Cotton Mills and Factories Act
The 1819 Cotton Mills and Factories Act stated that no children under 9 were to be employed and that children aged 9–16 years were limited to 12 hours’ work per day.
Relation to Textiles:
The passing of this act was the first in a series of acts (the Factory Acts), which were aimed at improving the working conditions in factories, especially for chidren.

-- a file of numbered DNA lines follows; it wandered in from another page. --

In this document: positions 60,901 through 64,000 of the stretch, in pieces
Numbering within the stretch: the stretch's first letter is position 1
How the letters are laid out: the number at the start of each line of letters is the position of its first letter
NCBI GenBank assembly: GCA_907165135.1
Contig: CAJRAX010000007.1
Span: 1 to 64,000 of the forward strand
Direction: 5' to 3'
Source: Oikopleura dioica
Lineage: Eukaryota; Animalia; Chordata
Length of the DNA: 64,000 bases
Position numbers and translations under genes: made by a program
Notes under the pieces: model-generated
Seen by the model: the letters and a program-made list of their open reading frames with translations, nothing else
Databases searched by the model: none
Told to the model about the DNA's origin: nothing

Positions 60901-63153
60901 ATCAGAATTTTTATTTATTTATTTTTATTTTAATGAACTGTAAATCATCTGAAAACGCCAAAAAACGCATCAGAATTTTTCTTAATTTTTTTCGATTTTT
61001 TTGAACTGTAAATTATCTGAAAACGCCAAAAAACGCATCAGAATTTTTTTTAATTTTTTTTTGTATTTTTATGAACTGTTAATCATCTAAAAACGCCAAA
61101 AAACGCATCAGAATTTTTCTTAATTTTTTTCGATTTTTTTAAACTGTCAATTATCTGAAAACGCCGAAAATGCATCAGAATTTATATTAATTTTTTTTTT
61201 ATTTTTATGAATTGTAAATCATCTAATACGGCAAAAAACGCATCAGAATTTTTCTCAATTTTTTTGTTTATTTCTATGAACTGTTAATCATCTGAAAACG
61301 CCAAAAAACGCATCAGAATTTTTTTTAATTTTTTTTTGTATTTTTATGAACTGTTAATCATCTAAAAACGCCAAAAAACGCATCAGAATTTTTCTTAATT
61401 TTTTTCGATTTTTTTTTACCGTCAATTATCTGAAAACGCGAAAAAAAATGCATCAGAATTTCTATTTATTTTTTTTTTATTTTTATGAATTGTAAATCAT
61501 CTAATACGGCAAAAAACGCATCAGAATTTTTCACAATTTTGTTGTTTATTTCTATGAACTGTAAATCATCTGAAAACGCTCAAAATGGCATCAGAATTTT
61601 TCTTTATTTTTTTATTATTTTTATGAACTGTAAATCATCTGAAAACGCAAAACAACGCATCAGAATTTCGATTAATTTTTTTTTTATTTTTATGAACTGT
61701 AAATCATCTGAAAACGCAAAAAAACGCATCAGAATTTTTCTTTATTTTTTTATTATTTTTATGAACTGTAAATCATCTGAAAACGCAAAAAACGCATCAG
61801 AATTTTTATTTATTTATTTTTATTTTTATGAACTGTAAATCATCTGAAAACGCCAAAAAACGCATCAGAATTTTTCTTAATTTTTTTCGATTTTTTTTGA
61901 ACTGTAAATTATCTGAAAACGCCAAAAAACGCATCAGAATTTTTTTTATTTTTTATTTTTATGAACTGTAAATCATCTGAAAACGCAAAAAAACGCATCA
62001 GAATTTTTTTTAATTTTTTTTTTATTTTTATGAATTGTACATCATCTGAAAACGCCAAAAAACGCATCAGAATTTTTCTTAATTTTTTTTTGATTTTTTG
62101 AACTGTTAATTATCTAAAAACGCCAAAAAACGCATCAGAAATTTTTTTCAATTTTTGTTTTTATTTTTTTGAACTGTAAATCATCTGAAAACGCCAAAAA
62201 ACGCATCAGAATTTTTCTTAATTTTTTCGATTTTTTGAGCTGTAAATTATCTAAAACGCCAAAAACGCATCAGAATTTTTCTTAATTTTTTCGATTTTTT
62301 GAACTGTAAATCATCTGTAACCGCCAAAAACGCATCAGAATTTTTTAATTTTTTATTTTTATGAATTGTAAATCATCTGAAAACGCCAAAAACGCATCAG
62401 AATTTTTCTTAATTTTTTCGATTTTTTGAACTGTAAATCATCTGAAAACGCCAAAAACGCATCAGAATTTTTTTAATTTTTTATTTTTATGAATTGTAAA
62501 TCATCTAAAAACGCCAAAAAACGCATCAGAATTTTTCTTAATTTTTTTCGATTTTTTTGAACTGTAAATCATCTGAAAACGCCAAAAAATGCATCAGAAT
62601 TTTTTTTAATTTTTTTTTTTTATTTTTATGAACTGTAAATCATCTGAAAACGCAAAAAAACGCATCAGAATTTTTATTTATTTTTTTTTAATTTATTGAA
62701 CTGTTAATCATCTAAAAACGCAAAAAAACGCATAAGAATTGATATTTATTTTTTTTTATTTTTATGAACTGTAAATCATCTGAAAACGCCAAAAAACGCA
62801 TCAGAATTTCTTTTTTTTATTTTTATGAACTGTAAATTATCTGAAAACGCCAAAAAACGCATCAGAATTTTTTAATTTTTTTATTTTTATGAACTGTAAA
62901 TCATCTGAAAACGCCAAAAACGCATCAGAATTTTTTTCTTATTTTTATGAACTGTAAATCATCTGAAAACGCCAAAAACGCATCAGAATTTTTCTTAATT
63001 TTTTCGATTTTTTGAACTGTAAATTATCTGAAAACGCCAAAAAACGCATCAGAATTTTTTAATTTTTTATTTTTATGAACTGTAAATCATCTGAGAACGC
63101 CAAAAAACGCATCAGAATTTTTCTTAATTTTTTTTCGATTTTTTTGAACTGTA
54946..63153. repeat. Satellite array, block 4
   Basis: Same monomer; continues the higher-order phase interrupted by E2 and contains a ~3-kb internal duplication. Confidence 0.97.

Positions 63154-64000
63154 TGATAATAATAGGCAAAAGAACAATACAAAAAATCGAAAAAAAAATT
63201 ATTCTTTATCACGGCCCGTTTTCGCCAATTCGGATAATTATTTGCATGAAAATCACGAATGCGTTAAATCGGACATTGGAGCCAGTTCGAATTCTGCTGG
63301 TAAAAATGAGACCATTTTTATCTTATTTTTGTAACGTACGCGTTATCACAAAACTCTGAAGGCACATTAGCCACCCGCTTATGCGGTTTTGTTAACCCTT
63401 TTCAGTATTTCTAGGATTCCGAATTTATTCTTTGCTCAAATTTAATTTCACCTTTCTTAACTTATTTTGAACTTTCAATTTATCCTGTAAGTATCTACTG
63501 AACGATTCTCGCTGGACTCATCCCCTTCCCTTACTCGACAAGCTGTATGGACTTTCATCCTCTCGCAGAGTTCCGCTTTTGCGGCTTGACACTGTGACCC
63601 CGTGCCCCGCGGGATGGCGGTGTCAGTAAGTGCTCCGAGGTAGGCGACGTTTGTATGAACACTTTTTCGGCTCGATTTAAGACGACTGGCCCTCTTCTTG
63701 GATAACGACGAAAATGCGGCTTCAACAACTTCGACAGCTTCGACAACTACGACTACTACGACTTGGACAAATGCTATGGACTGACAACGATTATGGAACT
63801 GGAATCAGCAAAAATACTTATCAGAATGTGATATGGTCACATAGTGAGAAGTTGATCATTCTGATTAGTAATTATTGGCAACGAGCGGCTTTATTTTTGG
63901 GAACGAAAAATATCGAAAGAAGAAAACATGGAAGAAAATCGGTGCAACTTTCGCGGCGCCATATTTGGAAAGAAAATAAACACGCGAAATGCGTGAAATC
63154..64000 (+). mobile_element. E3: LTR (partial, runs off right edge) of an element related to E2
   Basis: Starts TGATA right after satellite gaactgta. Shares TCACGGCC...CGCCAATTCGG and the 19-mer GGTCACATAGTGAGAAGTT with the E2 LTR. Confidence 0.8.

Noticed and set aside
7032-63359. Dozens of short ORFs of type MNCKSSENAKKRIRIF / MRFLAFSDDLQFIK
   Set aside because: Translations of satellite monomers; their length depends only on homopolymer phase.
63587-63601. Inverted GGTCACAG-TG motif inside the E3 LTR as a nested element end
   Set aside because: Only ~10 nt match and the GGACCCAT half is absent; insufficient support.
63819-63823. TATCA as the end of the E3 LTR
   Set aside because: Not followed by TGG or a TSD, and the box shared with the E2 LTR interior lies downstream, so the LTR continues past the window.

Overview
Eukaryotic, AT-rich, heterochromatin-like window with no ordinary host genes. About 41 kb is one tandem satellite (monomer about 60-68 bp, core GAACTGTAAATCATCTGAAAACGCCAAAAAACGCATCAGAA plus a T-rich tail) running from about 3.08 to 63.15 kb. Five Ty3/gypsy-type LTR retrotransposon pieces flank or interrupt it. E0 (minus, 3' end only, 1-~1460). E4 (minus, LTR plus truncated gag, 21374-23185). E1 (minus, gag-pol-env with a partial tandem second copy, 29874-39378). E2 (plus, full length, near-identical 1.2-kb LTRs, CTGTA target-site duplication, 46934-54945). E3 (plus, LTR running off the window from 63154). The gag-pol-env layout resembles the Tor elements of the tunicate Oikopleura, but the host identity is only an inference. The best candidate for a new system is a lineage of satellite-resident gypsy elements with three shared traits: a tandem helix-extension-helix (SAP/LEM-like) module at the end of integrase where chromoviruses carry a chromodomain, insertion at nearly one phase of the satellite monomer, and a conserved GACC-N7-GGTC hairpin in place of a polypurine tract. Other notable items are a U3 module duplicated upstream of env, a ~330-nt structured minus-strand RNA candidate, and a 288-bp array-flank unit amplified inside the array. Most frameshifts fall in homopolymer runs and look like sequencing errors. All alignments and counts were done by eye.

Before these acts, children were often forced to work entire days and nights on the factory floor, from ages as young as 5 or 6, and would often not have any education. Further acts reduced the amount of time children could work even more, placed maximum time limits on women, and required some education for children workers, investigation into accidental death, and fencing off of machinery.
In many ways, they were the precursor of modern Health and Safety laws, but were also designed to prevent the workforce being exploited by the factory owners.
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